Kimberly Blessing

I should've bet money (on using paragraphs in forms)

2 min read

For years and years, I have coded HTML forms with paragraphs. I would tell people that an input field and its label, plus any associated data (help text, error messaging, whatever), should be wrapped by a paragraph. To me, the contents are semantically and syntactically related; and much like any other written document, each form label-field pair is a distinct topic requiring separation from others. I think there's also precedence in the print world for this, as well as examples from early HTML work, but let's just leave my argument at that.

I believed in paragraphs in forms so much that I even made this the rule in PayPal's coding standards. And because of this, I have had a very long-standing argument with colleagues and friends, like Steve Ganz. (Mark Trammell, Shimone Samuel, and Jeff Harrell come to mind, too.)

I've been working on a writing assignment with Christopher Schmitt (a chapter on HTML5 forms for the upcoming HTML5 Cookbook) and he suggested that I include an explanation as to why I'm using paragraphs in my form examples, because, as Christopher said, "You know someone's going to be coming out for us on that one."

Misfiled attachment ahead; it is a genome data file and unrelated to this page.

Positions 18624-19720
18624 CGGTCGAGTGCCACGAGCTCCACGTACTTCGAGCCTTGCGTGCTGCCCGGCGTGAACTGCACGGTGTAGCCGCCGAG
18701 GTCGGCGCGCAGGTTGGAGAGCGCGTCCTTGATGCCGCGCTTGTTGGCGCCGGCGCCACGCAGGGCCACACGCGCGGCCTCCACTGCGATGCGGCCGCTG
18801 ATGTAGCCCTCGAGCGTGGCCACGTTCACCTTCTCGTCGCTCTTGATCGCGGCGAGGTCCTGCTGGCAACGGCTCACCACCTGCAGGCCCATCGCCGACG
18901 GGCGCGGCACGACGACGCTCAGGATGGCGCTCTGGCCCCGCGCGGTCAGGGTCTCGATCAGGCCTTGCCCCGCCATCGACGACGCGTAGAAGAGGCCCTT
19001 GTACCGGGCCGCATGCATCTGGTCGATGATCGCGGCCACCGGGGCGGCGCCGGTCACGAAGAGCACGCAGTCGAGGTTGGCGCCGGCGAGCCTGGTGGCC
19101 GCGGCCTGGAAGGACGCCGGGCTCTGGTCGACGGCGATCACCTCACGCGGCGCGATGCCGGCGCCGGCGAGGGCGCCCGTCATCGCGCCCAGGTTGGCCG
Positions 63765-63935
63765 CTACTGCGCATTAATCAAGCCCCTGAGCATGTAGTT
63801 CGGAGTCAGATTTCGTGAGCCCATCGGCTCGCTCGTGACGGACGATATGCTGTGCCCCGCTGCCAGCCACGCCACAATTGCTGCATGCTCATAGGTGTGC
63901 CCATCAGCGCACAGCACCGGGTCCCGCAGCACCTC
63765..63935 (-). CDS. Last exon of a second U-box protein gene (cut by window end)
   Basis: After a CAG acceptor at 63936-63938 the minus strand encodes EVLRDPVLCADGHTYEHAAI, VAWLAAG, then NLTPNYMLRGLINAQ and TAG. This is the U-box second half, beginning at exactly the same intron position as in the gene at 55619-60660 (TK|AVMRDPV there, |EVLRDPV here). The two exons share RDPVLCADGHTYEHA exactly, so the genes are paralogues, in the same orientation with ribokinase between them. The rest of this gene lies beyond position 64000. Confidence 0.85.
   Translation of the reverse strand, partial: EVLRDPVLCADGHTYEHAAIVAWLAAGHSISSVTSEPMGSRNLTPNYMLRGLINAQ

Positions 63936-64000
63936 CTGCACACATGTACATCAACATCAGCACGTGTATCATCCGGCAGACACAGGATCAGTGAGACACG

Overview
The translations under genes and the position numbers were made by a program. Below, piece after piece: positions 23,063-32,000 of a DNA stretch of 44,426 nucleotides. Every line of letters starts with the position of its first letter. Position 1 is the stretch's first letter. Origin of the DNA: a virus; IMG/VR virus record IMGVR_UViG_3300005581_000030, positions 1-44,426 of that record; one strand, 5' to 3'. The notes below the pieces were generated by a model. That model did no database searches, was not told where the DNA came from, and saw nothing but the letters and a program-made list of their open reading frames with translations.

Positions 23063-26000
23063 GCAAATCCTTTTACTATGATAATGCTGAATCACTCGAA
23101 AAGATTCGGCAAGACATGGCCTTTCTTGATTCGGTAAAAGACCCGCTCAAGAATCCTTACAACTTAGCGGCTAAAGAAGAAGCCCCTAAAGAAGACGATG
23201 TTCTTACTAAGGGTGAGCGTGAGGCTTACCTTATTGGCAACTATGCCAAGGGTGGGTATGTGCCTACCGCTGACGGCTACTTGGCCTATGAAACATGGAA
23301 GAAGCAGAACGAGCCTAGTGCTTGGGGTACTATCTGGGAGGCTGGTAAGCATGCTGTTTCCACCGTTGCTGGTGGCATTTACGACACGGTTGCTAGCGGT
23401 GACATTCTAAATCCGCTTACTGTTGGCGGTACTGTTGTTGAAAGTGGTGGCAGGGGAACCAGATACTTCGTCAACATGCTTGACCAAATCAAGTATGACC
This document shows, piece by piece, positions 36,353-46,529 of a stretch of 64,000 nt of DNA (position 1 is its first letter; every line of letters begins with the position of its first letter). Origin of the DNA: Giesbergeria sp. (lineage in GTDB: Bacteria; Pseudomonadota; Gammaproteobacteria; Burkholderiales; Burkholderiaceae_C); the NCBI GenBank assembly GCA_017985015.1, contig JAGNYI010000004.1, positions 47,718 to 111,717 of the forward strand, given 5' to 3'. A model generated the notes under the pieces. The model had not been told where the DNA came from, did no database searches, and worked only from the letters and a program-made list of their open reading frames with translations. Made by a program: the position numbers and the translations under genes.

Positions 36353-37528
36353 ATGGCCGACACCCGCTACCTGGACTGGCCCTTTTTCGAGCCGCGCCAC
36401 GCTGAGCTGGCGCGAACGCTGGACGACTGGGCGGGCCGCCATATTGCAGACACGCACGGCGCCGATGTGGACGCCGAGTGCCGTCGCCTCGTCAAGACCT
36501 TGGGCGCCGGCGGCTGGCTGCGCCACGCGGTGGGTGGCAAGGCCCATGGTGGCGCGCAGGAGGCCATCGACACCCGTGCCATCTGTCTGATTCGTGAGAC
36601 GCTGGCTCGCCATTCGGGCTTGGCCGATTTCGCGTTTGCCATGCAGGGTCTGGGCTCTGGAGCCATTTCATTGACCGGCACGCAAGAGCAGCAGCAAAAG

So, direct from the HTML5 spec, here's my new justification for using paragraphs in forms [Emphasis mine.]:

Any form starts with a form element, inside which are placed the controls. Most controls are represented by the input element, which by default provides a one-line text field. To label a control, the label element is used; the label text and the control itself go inside the label element. Each part of a form is considered a paragraph, and is typically separated from other parts using p elements.

There you go. I was right all along. I should've bet money on it.

Kimberly Blessing

Review of HTML & CSS: The Good Parts

3 min read

HTML & CSS: The Good Parts